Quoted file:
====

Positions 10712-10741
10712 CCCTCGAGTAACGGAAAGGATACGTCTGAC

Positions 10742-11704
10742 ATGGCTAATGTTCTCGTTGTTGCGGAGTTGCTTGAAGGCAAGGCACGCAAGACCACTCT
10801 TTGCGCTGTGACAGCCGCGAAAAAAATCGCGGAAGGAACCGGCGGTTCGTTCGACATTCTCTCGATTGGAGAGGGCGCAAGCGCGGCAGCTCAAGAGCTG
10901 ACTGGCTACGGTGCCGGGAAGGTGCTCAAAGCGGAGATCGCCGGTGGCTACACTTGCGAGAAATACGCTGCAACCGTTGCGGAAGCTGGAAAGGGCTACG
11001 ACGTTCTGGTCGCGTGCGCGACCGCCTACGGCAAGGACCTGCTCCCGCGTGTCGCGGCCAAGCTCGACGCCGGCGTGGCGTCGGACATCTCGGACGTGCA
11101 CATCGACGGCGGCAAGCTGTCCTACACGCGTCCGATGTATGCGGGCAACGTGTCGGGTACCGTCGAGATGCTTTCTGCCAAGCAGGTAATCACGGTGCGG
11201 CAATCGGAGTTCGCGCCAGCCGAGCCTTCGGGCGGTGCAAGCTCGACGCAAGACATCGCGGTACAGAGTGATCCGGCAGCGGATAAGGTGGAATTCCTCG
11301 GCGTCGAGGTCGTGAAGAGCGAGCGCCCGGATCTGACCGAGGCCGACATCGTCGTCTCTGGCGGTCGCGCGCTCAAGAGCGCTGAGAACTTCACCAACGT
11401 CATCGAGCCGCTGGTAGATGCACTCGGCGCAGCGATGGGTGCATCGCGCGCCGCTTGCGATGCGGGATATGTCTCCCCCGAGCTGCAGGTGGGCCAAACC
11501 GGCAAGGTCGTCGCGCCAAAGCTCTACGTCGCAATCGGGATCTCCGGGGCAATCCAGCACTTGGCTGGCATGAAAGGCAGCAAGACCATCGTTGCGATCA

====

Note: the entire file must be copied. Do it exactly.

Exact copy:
Positions 10712-10741
10712 CCCTCGAGTAACGGAAAGGATACGTCTGAC

Positions 10742-11704
10742 ATGGCTAATGTTCTCGTTGTTGCGGAGTTGCTTGAAGGCAAGGCACGCAAGACCACTCT
10801 TTGCGCTGTGACAGCCGCGAAAAAAATCGCGGAAGGAACCGGCGGTTCGTTCGACATTCTCTCGATTGGAGAGGGCGCAAGCGCGGCAGCTCAAGAGCTG
10901 ACTGGCTACGGTGCCGGGAAGGTGCTCAAAGCGGAGATCGCCGGTGGCTACACTTGCGAGAAATACGCTGCAACCGTTGCGGAAGCTGGAAAGGGCTACG
11001 ACGTTCTGGTCGCGTGCGCGACCGCCTACGGCAAGGACCTGCTCCCGCGTGTCGCGGCCAAGCTCGACGCCGGCGTGGCGTCGGACATCTCGGACGTGCA
11101 CATCGACGGCGGCAAGCTGTCCTACACGCGTCCGATGTATGCGGGCAACGTGTCGGGTACCGTCGAGATGCTTTCTGCCAAGCAGGTAATCACGGTGCGG
11201 CAATCGGAGTTCGCGCCAGCCGAGCCTTCGGGCGGTGCAAGCTCGACGCAAGACATCGCGGTACAGAGTGATCCGGCAGCGGATAAGGTGGAATTCCTCG
11301 GCGTCGAGGTCGTGAAGAGCGAGCGCCCGGATCTGACCGAGGCCGACATCGTCGTCTCTGGCGGTCGCGCGCTCAAGAGCGCTGAGAACTTCACCAACGT
11401 CATCGAGCCGCTGGTAGATGCACTCGGCGCAGCGATGGGTGCATCGCGCGCCGCTTGCGATGCGGGATATGTCTCCCCCGAGCTGCAGGTGGGCCAAACC
11501 GGCAAGGTCGTCGCGCCAAAGCTCTACGTCGCAATCGGGATCTCCGGGGCAATCCAGCACTTGGCTGGCATGAAAGGCAGCAAGACCATCGTTGCGATCA